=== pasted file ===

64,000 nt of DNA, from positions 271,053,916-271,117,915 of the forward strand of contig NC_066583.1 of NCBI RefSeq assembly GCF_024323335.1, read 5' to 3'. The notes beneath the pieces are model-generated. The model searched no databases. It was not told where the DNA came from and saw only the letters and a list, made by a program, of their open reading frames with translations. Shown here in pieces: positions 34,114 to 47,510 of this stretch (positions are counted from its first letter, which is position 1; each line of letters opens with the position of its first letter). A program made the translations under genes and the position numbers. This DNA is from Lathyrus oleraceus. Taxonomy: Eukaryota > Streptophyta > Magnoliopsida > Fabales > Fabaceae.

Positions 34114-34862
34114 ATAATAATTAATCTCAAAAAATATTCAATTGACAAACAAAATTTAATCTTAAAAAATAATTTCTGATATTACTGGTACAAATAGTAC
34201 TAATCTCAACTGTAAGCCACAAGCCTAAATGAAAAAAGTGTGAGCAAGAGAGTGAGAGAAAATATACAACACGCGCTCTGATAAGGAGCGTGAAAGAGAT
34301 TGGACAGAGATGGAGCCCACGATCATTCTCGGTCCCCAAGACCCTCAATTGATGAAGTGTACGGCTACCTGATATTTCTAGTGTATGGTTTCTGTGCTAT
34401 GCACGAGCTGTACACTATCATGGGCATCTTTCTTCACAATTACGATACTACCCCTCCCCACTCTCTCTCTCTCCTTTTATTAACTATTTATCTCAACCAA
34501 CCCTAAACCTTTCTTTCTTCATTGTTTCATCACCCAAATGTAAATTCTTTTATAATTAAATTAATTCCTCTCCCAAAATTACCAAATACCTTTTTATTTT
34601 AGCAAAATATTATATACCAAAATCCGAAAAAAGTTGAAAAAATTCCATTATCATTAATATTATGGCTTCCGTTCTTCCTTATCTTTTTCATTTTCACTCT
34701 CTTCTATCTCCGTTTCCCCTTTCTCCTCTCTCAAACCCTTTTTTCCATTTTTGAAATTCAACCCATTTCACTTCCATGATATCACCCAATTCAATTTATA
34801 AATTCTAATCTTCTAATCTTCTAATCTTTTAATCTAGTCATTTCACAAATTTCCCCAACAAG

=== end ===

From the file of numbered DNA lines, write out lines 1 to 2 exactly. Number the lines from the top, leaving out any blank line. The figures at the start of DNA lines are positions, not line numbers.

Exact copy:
64,000 nt of DNA, from positions 271,053,916-271,117,915 of the forward strand of contig NC_066583.1 of NCBI RefSeq assembly GCF_024323335.1, read 5' to 3'. The notes beneath the pieces are model-generated. The model searched no databases. It was not told where the DNA came from and saw only the letters and a list, made by a program, of their open reading frames with translations. Shown here in pieces: positions 34,114 to 47,510 of this stretch (positions are counted from its first letter, which is position 1; each line of letters opens with the position of its first letter). A program made the translations under genes and the position numbers. This DNA is from Lathyrus oleraceus. Taxonomy: Eukaryota > Streptophyta > Magnoliopsida > Fabales > Fabaceae.

Positions 34114-34862